Keep Vigilance on the Dollar as Trump Signs Tariffs and Euro with ECB
What's on this page
- Despite a remarkably quiet S&P 500 and Dow, trade war pressure grew Wednesday as threats rose, Cohn resigned and a time was set
- The signing ceremony for the US tariffs was reportedly set for 8:30 PM GMT and the ECB decision is also top risk at 12:45 GMT
- BoC met expectations, ahead global trade will be a theme with scheduled data, and the pull of NFPs will always hum in the background
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Trade War Threats Keep Rising
Every day, it seems that there is little chance that we can further escalate the tension in the as-yet 'cold' trade war. And yet, I find myself repeatedly and unpleasantly surprised. This past session, drums of trade wars grew even louder as the conditions surrounding the event further deteriorated. The announcement of chief economic advisor Gary Cohn's resignation late Tuesday is an ominous sign. Not surprisingly, his exit was reportedly over differing views with the President over the drive towards trade wars. This not only removes a voice of moderation, it is a significant loss of council on economic conditions and policy for Donald Trump. In these terms, it is more likely that aggressive policy is more likely to be favored by an under-informed President or with the more isolated support of Commerce Secretary Wilbur Ross. Preparation for retaliation is also further taking shape. The EU Trade Commissioner filled in some details about the list of American imports that it was preparing for tax which would amount to an estimated 2.83 billion euros, and she said they said they were planning a WTO complaint as well as coordination with other US trade partners. Meanwhile, the White House seems to have penciled in a signing ceremony for the tariffs at 3:30 PM local (8:30 PM GMT).
The Dollar's Position in this Risk
The implications for risk trends are relatively straightforward in this protectionist maneuvering. The threat of curbed economic support through trade and investment flows for both the US and its trade partners is certain. We have seen a market act oblivious to such risks numerous times in the past, but this rising tide would be difficult to miss. Complacency is only a viable option when there is no material loss that speculative interests can offset. This is not one of those times where artificial balance can maintain stability. As for the Dollar, the path of influence this event takes is not so clear. While the economic and investment blowback will be felt in the US, FX is a relative value market. There is a good chance that the Euro, Pound and Yen are hurt as much - if not more than - the Greenback. That could offset and balance out a prominent trend. The true risk is a long-term loss of reserve status, but will that become apparent to the masses especially before a full scale risk aversion sweeps through the market which would return the currency to its safe haven status. As we await the bearing, we had trade data report the widest deficit in a decade this past session and Fed's Bostic warned on the trade risks - even as the Biege Book reported wage growth. NFPs on Friday will be interesting as it will register whether rate expectations can exert influence.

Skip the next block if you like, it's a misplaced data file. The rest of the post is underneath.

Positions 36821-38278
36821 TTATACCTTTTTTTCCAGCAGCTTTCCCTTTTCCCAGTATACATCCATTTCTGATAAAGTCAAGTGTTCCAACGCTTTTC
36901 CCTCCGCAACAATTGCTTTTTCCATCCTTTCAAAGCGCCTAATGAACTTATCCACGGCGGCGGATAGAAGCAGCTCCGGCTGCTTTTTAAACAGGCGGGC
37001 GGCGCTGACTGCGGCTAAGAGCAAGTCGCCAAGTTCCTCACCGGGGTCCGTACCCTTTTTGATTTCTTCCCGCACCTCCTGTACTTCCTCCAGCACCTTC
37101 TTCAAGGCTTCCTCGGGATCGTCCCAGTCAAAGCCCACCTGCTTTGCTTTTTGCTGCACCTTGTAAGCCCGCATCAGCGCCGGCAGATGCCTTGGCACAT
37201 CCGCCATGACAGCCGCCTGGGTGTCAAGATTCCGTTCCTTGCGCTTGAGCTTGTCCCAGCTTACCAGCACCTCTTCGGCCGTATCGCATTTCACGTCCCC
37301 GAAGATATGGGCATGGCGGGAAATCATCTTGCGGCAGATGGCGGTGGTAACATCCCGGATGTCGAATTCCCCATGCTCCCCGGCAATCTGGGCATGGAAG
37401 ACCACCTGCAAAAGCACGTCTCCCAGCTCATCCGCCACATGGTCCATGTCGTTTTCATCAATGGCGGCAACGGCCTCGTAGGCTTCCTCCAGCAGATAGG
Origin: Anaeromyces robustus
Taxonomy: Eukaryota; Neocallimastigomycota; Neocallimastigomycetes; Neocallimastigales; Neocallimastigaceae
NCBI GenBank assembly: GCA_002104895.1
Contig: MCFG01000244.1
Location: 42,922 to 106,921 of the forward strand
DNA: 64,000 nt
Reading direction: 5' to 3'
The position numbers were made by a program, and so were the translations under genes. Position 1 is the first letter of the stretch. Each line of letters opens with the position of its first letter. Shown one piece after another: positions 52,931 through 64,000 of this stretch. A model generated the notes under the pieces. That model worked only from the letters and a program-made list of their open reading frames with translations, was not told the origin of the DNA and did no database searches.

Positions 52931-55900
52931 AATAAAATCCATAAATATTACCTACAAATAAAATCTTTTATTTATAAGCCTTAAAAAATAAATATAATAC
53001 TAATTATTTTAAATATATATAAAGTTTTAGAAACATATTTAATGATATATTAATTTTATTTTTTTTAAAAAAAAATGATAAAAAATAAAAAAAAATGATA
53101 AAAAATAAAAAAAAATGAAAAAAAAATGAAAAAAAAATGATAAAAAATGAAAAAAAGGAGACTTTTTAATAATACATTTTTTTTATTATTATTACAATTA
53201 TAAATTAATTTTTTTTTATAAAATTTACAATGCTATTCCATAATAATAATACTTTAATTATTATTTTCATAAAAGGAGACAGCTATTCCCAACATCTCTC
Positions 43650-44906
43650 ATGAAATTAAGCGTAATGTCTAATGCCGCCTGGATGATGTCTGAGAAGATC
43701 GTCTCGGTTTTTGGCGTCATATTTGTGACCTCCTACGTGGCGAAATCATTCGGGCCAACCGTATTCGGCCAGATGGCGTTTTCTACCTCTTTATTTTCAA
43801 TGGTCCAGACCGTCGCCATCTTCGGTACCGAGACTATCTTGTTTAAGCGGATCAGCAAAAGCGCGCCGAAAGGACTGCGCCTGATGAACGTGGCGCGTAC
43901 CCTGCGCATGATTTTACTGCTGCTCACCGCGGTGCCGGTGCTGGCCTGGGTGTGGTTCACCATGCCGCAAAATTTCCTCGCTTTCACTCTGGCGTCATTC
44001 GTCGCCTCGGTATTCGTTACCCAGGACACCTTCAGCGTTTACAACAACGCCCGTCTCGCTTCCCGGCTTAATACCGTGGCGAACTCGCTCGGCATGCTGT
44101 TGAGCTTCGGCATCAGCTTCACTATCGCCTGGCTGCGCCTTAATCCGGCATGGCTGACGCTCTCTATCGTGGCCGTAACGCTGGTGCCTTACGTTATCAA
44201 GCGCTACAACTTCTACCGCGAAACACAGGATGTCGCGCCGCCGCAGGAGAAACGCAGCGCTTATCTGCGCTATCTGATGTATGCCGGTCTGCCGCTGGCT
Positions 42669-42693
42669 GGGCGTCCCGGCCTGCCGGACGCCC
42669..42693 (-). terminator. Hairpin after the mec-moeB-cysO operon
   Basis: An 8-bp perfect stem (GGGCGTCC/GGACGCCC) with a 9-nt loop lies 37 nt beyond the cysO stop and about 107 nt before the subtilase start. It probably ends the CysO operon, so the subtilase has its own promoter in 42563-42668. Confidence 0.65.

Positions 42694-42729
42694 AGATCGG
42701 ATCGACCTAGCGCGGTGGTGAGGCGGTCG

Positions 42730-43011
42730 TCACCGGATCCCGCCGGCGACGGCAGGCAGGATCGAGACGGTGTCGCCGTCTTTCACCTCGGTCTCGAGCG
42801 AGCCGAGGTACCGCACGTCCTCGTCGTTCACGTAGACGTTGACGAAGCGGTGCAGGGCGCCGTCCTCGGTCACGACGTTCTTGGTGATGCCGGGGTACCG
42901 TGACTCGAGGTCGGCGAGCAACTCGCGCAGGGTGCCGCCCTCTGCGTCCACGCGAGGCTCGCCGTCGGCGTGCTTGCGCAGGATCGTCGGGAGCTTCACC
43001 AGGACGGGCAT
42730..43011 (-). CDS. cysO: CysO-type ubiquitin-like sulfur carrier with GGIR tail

Euro Traders Tune into the ECB Decision
In the assessment of who stands to lose the most in a US-led trade war, there are strong arguments to be made for the United States itself or Canada as its largest trade partner. However, the European Union seems to be vying for that position. The region's leaders have been quick to warn of retaliation - as suggested above - and in turn, President Trump has been quick to target the economy for subsequent retaliation with threats to imports of European autos which are a far more significant industry for trade and GDP. While Euro traders should keep an eye on this risk as it plays out, there is a more pressing and black-and-white event ahead: the ECB rate decision. While the central bank is very unlikely to change any actual policy, its rhetoric is open to revision. The European authority has made a concerted effort to try to curb speculation of a hike that has led to the Euro's rally. Will they notch up their effort - perhaps with trade wars as a backdrop?
Euro Index Weekly Chart
Other Fundamental Events and Themes
While tariffs and the ECB decision are top fundamental considerations for the immediate future, there is other event risk that global and FX traders should keep tabs on. The Bank of Japan rate decision is due Friday morning in Tokyo, but it will have the same likely outcome as the Bank of Canada this past session - no change to actual policy but adjustment to rhetoric likely reflecting the tension in trade. The Canadian Dollar's recovery was clearly cancelled, but there are still options for the Loonie and the Yen ahead. As a theme, trade figures are due for China, the UK, Germany, Australian and Japan. The US trade figures this past session offered up the largest deficit in 10 years. That will only add fuel to the fire in the dive towards trade war actions. And of course, we can't forget about the US and Canadian jobs report due just over the horizon on Friday - a distraction that will pull our expectations of volatility further forward. We discuss all of this in today's Trading Video.
Canadian Dollar Index Weekly Chart
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